Fabrice Bourlez, Queer psychanalyse, 2018.

La théorie psychanalytique, ne serait-ce que par sa luxuriance quasi astrologique de taxinomies croisées de zones physiques, stades de développement, mécanismes de représentation et niveaux de conscience, semblait promettre d'introduire une certaine amplitude dans les débats concernant ce que sont les différences entre les gens, mais ne devint finalement, dans sa traversée par-delà bien des frontières institutionnelles, que la plus mince des disciplines métathéoriques, faisant briller d'élégantes entités opératoires telles que la mère, le père, le préoedipien, l'oedipe, l'autre ou l'Autre.

 

Eve Kosofsky Sedgwick, Epistémologie du placard. 

Ce n'est qu'en s'exposant impudemment à l'évidence que l'on atteint les confins du transformatif. 

Eve Kosofsky Sedgwick, Épistémologie du placard, (1990/2008) p. 43.

Pour maintenir ses utilisateurs connectés, une entreprise de réseau social doit plutôt faire en sorte qu’ils s’énervent, qu’ils se sentent en danger ou qu’ils soient effrayés. La situation la plus efficace est celle dans laquelle les utilisateurs entrent dans d’étranges spirales de très fort consensus ou au contraire de conflit avec d’autres utilisateurs. Cela n’en finit jamais et c’est bien le but. 

Jaron Lanier

 

Traditional discussions of (research) purpose are silent about critique, action, advocacy, empowerment, and emancipation - the purposes often found in studies grounded in critical, feminist, or postmodern assumptions.

 

C. Marshall, G. Rossman, Designing Qualitative Research, 2016 (6th edition).

 

De nos jours, il est dangereusement facile pour un adulte de s’identifier à une technologie apparemment sans limites tout en échouant à affronter la menace vitale de manque d’air, de nourriture et d’eau sur notre planète. En nous identifiant à la riche diversité et à la merveilleuse intégration de la technologie, nous nous défendons de sentir toute l’étendue des carences et de l’appauvrissement de nos vie humaines.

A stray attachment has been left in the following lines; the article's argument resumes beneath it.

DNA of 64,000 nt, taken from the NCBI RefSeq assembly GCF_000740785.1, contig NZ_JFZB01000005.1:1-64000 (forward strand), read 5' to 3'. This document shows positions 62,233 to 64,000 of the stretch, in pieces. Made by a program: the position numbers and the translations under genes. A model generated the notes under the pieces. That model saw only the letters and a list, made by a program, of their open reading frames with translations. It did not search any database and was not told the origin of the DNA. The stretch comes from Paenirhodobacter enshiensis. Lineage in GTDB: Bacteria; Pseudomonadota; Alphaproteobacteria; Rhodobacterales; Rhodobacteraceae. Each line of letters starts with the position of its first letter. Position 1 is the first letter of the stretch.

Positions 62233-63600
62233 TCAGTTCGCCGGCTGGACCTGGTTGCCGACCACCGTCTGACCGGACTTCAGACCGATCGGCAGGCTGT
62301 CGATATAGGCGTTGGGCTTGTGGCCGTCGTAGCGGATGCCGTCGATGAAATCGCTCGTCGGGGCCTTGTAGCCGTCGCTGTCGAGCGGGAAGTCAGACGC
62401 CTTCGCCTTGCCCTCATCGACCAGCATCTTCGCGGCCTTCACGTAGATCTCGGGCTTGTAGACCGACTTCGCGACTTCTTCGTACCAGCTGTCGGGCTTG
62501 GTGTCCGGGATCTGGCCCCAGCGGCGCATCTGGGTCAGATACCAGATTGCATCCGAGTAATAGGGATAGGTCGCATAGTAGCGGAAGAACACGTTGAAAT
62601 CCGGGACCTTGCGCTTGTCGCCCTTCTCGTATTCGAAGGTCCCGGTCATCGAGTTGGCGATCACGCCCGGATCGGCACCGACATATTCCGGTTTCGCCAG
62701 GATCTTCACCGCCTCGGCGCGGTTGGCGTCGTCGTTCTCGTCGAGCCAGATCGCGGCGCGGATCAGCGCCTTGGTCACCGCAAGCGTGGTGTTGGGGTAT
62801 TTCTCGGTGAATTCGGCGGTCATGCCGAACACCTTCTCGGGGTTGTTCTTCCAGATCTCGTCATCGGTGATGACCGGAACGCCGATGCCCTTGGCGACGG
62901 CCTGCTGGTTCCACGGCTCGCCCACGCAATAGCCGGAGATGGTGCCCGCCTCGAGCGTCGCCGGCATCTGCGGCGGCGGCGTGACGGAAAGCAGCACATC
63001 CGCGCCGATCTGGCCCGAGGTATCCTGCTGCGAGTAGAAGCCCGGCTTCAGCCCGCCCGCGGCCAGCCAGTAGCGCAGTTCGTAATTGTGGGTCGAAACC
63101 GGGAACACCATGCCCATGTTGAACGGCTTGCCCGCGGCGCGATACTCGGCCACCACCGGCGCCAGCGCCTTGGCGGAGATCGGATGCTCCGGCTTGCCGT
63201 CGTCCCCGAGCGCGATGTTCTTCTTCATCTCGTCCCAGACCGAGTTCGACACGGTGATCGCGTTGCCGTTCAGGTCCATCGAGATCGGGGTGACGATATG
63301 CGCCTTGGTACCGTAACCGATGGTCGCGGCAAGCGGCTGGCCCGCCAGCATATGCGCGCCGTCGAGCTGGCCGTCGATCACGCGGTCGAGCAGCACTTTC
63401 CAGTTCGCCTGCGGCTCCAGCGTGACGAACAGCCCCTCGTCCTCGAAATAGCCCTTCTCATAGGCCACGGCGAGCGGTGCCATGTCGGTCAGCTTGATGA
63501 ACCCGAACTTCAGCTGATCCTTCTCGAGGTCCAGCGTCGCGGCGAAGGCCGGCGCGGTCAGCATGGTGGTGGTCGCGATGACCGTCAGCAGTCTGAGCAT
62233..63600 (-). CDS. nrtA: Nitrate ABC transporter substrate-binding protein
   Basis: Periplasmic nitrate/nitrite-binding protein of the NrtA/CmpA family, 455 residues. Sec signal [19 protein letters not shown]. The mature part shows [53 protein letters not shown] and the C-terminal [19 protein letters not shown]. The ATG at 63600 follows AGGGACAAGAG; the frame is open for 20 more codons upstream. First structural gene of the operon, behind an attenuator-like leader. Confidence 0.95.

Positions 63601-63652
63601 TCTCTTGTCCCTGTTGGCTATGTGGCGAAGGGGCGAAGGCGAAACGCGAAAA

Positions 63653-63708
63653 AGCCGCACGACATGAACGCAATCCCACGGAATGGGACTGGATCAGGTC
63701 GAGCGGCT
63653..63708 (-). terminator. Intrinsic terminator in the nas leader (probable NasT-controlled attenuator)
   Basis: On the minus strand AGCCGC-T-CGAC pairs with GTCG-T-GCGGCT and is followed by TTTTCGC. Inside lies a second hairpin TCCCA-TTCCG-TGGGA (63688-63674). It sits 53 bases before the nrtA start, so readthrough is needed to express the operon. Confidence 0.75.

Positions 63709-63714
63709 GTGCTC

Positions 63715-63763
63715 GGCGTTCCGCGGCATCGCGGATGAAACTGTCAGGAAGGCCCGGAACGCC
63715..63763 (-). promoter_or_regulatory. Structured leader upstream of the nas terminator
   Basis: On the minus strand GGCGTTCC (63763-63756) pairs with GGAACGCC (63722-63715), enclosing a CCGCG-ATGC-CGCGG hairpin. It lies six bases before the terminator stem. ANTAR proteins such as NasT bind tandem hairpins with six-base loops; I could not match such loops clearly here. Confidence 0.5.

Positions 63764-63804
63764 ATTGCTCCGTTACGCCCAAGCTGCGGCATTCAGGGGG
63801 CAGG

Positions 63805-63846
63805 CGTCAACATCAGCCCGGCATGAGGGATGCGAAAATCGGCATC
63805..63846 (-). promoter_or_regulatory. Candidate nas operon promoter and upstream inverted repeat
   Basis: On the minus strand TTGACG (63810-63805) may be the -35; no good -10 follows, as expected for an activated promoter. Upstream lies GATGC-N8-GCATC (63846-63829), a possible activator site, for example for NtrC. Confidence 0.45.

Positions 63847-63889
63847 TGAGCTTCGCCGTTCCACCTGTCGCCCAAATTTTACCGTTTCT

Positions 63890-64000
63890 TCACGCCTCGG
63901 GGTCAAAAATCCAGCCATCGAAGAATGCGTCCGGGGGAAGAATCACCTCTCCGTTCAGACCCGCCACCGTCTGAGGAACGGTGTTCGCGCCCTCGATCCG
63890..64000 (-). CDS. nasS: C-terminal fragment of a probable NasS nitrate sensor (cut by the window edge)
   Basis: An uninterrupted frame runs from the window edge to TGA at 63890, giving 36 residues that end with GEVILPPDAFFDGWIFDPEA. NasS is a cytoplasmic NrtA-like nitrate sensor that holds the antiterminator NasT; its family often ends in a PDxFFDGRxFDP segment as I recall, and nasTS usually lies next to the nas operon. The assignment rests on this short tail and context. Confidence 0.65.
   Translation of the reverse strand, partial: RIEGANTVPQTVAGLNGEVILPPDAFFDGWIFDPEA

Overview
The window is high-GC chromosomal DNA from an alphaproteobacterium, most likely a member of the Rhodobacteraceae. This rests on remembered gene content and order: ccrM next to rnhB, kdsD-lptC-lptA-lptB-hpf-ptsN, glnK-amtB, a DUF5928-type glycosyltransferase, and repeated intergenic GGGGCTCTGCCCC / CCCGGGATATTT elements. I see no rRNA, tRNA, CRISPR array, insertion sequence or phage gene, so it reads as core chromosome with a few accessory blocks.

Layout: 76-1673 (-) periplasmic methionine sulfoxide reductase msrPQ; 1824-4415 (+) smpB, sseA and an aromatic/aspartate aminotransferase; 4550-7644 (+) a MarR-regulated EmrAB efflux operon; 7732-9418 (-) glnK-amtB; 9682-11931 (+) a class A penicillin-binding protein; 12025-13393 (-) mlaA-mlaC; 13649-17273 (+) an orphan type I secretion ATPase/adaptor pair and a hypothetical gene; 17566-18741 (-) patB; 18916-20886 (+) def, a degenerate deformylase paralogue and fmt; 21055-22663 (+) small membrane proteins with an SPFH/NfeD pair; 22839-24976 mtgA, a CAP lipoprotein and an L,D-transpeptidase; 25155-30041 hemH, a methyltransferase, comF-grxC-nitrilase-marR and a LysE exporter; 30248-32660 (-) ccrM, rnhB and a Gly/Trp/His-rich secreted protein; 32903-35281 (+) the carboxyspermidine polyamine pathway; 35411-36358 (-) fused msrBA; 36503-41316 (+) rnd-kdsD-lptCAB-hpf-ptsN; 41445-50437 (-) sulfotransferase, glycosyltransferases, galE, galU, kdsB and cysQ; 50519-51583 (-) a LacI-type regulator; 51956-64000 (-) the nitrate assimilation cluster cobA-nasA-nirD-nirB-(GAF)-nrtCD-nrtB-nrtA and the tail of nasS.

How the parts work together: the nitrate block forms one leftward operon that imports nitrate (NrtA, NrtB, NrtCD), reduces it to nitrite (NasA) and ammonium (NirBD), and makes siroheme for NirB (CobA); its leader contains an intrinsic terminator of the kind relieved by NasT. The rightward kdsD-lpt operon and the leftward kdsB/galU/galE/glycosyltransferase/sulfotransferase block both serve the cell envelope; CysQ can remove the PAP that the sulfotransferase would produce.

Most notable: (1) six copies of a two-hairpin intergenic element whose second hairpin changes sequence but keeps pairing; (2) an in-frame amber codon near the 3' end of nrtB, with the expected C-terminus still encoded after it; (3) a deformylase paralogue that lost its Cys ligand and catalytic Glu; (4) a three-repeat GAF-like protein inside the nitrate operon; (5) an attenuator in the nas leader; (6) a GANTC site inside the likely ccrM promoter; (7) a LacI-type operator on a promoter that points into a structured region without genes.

Harold F. Searles, psychanalyste, 1972.

 

 

For too long, we’ve minimized the threats of this intelligent, adversarial persuasion as mere “distraction,” or minor annoyance. In the short term, these challenges can indeed frustrate our ability to do the things we want to do. In the longer term, however, they can make it harder for us to live the lives we want to live, or, even worse, undermine fundamental capacities such as reflection and self-regulation, making it harder, in the words of philosopher Harry Frankfurt, to “want what we want to want.” Seen in this light, these new attentional adversaries threaten not only the success but even the integrity of the human will, at both individual and collective levels.

Stand out of our Light. Freedom and Resistance in the Attention Economy. James Williams, University of Oxford, 2018.

 

 

Frustration, resentment, guilt, and fear make up the « passions » of the neoliberal relation to the self, because the promises of self-realization, freedom, and autonomy collide with a reality that systematically nullifies them. The failure of capitalism is not as spectacular as it might be because individualism cancels the failure through the interiorization of the conflict : the « enemy » becomes indistinguishable from a part of the self. « Complaints » are turned against oneself instead of relations of power.

Maurizio Lazzarato, Governing by Debt, Semiotext(e) / Intrvention Series, 2015.

 

 

The taboo against criticism of the system of contemporary enterprise is, in its unspoken way, almost as complete... as criticism of communism is explicitly forbiden in the Soviet Union.

 

Chomsky, N. (1997). Foreword in A. Carey, Taking the Risk out of Democracy. Corporate Propaganda versus Freedom and Liberty. Champaign : University of Illinois Press.